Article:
Canada’s online legal magazine.
Rogers OutRank
Canadian Bar Association

Archive for ‘Substantive Law’

Spam Now So You Can Spam Later

CASL - the new Canadian anti-spam act - comes into force July 1. It contains extensive, complex provisions that apply to the sending of any email that has a hint of a commercial purpose (a “CEM”). In the short term it may increase the amount of email we get. We have all received emails from mail lists we are on asking us to confirm our consent. But there is another reason we may get more. The reason goes like this:

CASL requires express or implied consent from the recipient before a CEM can be sent.

The act contains a . . . [more]

Posted in: Substantive Law: Legislation

BCCLA Files Class Action for Spying by CSEC

The British Columbia’s Civil Liberties Association recently filed a class action in Federal Court over the actions by Communications Security Establishment Canada (CSEC).

The statutory scheme under ss. 273.65, 273.68 and 273.7 under the National Defence A empowers CSEC to monitor communications for foreign entities, not Canadians, absent written authorization for unintended interceptions. Revelations earlier this year demonstrated that CSEC had monitored wireless devices at Canadian airports.

The claim seeks a declaratory relief of a finding of a violation of s. 8 of the Charter for the actions of CSEC. The claim takes particular issue with the collection of metadata, . . . [more]

Posted in: Justice Issues, Substantive Law

Ontario’s Ministry of Labour Targets Employers Using Unpaid Internships

From April to June 2014, the Ontario Ministry of Labour is conducting an employment standards inspection blitz targeting organizations that employ unpaid interns. The goal is to ensure worker rights are protected and enhance employers’ awareness of their responsibilities. . . . [more]

Posted in: Education & Training, Miscellaneous, Substantive Law, Substantive Law: Legislation

The New Canadian Digital Privacy Act (Bill S-4)

The government of Canada has introduced a bill to amend PIPEDA on privacy matters. The bill appears to be largely the same as Bill C-29 from 2010. It imposes a duty on organizations that have custody of personal information to disclose to the Privacy Commissioner and to affected individuals the fact of any breach of security affecting that personal information, if the breach creates a ‘significant risk of serious harm’ to the individual. Both terms (significant risk and serious harm are defined, or at least given more flavour, in the bill.)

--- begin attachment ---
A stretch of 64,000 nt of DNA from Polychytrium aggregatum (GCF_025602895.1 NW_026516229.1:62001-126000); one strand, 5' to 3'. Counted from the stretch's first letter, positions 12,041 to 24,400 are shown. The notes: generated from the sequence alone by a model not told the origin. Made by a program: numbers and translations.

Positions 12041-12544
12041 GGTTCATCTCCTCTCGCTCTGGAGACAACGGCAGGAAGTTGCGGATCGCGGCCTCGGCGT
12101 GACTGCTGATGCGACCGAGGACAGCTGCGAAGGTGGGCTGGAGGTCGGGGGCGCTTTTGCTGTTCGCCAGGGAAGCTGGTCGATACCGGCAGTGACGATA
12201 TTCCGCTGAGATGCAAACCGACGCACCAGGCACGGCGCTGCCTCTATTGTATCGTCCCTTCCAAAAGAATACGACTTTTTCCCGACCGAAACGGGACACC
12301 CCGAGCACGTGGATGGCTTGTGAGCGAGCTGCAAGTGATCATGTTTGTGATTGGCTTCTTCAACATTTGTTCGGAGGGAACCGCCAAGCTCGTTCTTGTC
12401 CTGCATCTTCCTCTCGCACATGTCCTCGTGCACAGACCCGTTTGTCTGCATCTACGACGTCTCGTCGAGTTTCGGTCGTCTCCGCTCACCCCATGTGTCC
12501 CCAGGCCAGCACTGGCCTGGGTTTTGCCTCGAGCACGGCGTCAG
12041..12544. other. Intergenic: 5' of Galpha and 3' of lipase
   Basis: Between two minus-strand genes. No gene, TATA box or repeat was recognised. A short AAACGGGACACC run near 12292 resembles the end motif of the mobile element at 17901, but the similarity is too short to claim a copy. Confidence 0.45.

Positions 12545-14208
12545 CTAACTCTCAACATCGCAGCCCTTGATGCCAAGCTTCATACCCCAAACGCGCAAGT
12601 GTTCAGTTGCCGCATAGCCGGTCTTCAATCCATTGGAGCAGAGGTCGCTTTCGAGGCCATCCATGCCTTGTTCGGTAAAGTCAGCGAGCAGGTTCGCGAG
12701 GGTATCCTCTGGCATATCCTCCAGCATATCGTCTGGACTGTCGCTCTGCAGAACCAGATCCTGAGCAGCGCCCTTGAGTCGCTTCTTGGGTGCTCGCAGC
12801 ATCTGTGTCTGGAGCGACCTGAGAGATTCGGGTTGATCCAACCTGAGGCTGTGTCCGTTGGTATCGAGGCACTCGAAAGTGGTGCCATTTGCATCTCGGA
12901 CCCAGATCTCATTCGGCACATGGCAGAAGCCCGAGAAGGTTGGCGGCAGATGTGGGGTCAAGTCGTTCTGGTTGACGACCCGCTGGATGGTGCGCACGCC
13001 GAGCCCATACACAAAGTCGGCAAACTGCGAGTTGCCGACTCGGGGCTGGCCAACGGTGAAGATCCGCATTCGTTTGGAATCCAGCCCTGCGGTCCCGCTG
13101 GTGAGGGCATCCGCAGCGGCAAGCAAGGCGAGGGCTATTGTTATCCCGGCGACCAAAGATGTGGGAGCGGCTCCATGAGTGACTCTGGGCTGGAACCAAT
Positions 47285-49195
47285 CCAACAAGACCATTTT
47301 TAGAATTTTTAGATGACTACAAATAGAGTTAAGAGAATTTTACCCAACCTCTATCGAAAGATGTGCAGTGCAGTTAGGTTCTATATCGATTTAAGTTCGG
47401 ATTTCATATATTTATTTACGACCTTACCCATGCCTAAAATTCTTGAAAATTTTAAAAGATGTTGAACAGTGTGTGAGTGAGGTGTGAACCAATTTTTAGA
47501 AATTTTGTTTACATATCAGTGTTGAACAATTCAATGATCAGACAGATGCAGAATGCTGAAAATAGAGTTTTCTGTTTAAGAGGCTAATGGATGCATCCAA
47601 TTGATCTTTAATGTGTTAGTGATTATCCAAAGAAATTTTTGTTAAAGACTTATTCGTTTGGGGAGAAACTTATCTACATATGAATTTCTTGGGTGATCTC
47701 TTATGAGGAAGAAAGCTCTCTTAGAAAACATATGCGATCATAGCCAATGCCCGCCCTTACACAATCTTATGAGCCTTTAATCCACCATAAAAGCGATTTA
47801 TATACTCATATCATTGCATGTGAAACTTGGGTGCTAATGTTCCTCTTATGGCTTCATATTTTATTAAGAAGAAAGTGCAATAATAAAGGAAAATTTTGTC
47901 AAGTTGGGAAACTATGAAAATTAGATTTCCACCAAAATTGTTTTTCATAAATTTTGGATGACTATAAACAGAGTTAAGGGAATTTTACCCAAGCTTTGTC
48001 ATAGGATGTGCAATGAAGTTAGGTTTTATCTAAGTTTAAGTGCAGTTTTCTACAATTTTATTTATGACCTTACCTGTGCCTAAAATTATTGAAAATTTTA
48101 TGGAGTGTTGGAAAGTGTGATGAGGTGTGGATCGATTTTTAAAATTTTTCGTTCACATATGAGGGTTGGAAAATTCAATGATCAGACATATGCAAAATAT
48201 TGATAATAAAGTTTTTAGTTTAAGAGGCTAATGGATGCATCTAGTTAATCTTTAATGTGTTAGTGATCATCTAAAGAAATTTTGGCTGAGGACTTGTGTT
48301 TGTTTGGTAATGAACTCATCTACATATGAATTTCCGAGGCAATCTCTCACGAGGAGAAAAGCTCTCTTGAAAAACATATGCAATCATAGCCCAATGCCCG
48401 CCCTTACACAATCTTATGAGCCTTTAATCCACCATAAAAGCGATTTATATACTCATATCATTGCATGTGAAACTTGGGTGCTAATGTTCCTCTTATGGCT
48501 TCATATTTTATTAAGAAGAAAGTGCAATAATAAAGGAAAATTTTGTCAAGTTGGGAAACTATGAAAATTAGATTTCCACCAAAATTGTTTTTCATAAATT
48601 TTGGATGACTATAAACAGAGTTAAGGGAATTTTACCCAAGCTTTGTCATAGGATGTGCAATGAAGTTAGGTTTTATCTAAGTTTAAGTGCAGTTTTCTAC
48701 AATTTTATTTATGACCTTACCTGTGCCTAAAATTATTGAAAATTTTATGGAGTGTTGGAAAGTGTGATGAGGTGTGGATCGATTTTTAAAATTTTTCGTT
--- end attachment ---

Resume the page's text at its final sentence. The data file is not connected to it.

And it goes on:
(7) For the purpose of this section, “significant

. . . [more]

Posted in: Substantive Law: Legislation, Technology, ulc_ecomm_list

Defendant Permitted to Defend Action Six Years After Plaintiff Obtains Default Judgment

The Ontario Court of Appeal has upheld a Superior Court Judge’s decision to set aside a default judgment obtained by the plaintiff and allow the defendant the opportunity to enter a defence.

The plaintiff provided various crop services to the defendant for a number of years. The defendant would routinely pay the plaintiff’s invoices late. This was not necessarily problematic since the plaintiff trusted the defendant and its invoices were usually paid, albeit late.

As the defendant got older, his son took a more active involvement in the defendant’s operations. While the plaintiff trusted the defendant, it did not trust . . . [more]

Posted in: Case Comment, Substantive Law: Judicial Decisions

More Thoughts on Information as Property

There have been discussions on whether information can be ‘property’ for legal purposes (such as here and here), and the limits on that equivalence and the reasons for them. The English (and Welsh) Court of Appeal has recently addressed itself to that question again, in Your Response v Datateam Business Media [2014] EWCA Civ 281.

In that case, Your Response was working on a database of Datateam’s customers. In a dispute about payment, Your Response claimed a lien over the database and refused to return it to Datateam in the absence of payment.

The Court of Appeal held that . . . [more]

Posted in: Substantive Law: Foreign Law, Substantive Law: Judicial Decisions, ulc_ecomm_list

Law Library of Congress Report on Biometric Data Retention for Passport Applicants and Holders